(emphasis is ours)
It would be pertinent to mention, that our attention was not invited to any contrary legal view, expressed either by the Privy Council, or by any other Court.
11. Learned counsel for the appellants also placed reliance on a “Digest of Moohummudan Law”, by Neil B.E.Baillie (part first, second edition, London: Smith, Elder & Co., 1875). The relevant extract of the text relied upon is being reproduced hereunder:
“Gift is of two kinds, tumleek (already described), and iskat, which means literally, `to cause to fall’, or extinguish. The legal effects of gift are-1st. That it establishes a right of property in the donee, without being obligatory on the donor; so that the gift may be validly resumed or cancelled. 2 n d . That i t cannot be made subject to a condition; though if a gift were made with an option to the donee for three days, and were accepted before the separation of the parties, it would be valid. And 3 r d That it is not cancelled by vitiating conditions; so that if one should give his slave on condition of his being emancipated, the gift would be valid, and the condition void.”
(emphasis is ours)
A perusal of the above text inter alia reveals, that under Muhammadan Law, a gift has to be unconditional. Therefore, conditions expressed in a gift, are to be treated as void. A conditional gift is valid, but the conditions are void.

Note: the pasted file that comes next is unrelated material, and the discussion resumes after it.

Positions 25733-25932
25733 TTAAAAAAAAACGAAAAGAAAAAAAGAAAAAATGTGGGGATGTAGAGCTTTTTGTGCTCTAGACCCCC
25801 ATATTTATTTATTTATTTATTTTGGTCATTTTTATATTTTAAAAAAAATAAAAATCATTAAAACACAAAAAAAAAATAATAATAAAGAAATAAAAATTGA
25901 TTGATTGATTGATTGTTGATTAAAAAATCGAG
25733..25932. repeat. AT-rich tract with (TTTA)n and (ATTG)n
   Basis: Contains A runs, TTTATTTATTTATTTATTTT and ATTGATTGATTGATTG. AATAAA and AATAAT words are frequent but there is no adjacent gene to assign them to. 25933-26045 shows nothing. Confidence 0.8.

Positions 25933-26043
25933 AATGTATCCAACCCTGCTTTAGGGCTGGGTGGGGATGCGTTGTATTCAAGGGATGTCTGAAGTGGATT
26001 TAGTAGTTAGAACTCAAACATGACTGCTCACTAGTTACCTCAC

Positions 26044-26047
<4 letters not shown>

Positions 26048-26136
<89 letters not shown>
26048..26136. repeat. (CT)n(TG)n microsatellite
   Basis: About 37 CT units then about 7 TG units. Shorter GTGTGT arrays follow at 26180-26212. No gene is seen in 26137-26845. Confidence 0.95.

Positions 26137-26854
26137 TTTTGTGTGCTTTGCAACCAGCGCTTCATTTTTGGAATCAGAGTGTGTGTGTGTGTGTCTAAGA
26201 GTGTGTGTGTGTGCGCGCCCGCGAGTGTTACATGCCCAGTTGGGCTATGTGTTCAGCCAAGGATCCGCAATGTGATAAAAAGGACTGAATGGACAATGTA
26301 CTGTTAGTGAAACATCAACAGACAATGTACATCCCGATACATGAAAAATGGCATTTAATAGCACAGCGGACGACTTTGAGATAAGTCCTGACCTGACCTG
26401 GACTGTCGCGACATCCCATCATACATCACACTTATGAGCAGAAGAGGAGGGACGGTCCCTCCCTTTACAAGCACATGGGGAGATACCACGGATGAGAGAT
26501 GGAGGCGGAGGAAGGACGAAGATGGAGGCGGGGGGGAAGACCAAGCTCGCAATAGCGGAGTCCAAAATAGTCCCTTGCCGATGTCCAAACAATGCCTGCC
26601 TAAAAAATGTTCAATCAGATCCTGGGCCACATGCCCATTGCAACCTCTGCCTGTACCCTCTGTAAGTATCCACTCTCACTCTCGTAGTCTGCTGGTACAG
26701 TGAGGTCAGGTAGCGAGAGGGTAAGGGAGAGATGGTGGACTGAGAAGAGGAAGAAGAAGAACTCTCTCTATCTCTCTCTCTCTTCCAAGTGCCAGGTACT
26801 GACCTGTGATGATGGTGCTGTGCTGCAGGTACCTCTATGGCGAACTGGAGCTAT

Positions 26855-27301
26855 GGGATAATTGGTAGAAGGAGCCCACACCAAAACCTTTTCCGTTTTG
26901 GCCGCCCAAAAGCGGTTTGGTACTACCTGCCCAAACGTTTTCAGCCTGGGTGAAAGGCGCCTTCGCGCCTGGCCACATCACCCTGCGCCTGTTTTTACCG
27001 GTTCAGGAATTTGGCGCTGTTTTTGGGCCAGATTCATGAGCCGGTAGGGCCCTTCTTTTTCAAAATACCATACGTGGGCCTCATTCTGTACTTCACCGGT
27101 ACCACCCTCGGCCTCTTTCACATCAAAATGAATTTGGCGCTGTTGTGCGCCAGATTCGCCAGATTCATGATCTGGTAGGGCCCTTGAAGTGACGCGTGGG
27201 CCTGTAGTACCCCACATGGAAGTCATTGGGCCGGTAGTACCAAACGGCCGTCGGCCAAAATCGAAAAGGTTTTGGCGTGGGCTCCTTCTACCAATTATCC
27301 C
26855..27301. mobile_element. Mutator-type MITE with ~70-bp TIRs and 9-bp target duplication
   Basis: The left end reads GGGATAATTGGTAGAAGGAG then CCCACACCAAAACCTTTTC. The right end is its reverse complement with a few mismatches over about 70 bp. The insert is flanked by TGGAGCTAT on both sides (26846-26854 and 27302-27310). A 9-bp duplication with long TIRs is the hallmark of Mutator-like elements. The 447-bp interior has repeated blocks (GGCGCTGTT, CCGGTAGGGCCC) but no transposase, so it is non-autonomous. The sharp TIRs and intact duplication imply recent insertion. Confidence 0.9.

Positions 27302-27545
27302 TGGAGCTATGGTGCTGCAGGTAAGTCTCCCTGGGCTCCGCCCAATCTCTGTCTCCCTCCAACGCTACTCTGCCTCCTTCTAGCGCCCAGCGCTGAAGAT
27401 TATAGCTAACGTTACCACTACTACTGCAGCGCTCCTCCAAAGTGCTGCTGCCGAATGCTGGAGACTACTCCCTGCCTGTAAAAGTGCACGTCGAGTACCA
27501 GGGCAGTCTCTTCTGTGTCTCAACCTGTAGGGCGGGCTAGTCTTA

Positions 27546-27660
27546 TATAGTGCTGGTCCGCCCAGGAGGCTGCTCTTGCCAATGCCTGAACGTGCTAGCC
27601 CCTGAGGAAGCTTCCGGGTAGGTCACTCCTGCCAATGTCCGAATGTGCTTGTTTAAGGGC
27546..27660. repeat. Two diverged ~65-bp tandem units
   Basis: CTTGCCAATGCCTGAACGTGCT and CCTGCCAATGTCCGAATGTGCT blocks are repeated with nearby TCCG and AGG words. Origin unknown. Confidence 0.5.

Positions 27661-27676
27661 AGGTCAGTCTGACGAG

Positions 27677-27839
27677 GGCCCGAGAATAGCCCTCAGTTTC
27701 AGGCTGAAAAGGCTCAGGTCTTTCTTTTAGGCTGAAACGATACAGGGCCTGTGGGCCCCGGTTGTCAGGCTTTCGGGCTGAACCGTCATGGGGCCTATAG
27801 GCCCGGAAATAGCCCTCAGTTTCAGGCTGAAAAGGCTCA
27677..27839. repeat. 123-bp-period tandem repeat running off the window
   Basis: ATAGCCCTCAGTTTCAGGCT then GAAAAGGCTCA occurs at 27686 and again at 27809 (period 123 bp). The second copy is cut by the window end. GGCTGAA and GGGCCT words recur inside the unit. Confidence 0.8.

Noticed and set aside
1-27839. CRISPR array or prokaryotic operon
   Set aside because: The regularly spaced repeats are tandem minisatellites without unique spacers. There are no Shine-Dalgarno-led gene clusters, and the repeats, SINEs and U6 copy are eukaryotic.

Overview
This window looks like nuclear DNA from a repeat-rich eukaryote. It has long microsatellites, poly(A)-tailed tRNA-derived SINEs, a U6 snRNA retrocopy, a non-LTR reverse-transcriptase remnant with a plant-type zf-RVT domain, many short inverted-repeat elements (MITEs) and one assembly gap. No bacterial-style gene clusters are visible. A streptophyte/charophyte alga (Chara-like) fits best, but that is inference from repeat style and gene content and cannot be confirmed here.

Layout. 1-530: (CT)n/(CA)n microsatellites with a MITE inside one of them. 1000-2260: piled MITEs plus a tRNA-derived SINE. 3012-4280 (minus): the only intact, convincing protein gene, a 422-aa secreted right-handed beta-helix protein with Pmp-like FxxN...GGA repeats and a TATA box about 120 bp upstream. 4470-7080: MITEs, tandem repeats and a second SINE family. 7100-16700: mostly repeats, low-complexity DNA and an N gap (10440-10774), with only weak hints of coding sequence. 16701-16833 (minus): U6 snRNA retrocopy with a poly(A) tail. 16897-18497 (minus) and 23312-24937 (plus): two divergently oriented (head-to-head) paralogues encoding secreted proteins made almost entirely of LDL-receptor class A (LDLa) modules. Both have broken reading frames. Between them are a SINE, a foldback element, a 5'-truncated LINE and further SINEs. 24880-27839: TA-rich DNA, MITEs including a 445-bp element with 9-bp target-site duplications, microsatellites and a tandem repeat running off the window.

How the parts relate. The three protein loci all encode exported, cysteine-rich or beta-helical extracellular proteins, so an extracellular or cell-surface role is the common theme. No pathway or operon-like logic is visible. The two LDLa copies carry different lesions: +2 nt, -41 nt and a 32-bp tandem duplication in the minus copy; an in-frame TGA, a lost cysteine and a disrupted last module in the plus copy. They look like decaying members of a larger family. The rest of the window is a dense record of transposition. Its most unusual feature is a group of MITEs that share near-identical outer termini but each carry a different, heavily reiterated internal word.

12. Learned counsel for the appellants then invited our attention to another part of the “Digest of Moohummudan Law” by Neil B.E.Baillie, dealing with “of the effect of a condition in the gift”. The text relied upon is being reproduced hereunder:
“When a slave or a thing is given on a condition that the donee shall have an option for three days, the gift is lawful if confirmed by him before the separation of the parties; and if not confirmed by him till after they have separated, it is not lawful. But when a thing is given on a condition that the donor shall have an option for three days, the gift is valid, and the option void; because gift is not a binding contract, and therefore does not admit of the option of stipulation. A person says to another, `I have released thee from my right against thee, on condition that I have an option,’ the release is lawful, and the option void.
A man to whom a thousand dirhems are due by another says to him, `When the morrow has come the thousand is thine,’ or `thou art free from it,’ or `When thou hast paid one-half the property then thou art free from the remaining half,’ or `the remaining half is thine,’ the gift is void.’ But if he should say, `I have released you on condition that you emancipate your slave,’ or `Thou art released on condition of thy emancipating him by my releasing thee,’ and he should say, `I have accepted,’ or `I have emancipated him,’ he would be released from the debt.